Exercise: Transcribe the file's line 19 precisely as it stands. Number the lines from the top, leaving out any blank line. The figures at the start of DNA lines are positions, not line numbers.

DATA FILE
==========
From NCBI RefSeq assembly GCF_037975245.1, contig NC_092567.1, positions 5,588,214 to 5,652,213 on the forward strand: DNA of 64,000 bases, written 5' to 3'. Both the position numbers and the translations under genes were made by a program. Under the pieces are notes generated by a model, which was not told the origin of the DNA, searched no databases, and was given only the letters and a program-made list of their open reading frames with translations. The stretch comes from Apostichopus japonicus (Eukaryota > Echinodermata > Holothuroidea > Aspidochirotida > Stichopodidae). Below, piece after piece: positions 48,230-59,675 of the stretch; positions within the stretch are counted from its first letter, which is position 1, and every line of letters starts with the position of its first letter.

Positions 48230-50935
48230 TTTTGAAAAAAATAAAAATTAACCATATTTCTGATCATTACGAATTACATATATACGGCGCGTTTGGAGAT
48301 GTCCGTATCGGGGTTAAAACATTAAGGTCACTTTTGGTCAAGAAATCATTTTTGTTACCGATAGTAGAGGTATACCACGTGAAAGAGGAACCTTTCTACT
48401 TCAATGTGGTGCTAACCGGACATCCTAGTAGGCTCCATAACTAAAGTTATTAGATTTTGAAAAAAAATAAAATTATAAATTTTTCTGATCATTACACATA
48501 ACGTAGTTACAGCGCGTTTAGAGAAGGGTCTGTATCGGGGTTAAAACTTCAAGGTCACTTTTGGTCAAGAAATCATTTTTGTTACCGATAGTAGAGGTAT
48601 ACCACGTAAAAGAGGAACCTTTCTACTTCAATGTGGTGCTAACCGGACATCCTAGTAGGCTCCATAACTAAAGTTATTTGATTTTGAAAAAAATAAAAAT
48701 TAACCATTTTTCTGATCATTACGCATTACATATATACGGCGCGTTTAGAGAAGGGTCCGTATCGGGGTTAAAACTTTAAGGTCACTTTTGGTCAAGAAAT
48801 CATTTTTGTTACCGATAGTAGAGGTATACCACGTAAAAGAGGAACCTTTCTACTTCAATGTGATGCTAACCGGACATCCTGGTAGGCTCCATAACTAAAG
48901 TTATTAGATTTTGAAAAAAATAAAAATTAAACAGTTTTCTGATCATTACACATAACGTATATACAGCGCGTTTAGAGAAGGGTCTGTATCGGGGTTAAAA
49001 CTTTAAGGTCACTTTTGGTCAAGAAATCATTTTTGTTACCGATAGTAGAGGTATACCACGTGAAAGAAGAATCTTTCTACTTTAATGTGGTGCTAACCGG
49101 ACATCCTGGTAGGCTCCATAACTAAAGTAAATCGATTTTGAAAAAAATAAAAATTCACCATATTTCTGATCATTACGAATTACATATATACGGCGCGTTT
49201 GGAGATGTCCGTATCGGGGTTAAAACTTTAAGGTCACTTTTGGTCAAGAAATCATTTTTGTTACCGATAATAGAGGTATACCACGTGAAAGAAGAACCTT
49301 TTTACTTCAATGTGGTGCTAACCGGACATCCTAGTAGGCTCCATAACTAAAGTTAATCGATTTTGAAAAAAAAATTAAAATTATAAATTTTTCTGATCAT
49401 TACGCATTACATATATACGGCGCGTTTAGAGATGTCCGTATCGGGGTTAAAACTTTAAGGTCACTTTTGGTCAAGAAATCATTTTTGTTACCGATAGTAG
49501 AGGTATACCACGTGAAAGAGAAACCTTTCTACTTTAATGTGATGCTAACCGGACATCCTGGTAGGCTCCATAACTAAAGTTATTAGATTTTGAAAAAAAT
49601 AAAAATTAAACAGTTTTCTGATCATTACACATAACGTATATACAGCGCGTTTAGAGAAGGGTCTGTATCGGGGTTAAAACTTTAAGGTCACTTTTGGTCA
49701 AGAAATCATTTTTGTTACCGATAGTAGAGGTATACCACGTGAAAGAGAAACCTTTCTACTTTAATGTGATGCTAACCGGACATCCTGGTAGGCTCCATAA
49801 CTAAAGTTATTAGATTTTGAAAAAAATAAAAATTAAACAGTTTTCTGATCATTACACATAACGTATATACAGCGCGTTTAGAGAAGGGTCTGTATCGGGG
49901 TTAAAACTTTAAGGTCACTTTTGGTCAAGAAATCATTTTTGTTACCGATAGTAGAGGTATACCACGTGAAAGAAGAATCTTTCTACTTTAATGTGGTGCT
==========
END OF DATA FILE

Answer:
49801 CTAAAGTTATTAGATTTTGAAAAAAATAAAAATTAAACAGTTTTCTGATCATTACACATAACGTATATACAGCGCGTTTAGAGAAGGGTCTGTATCGGGG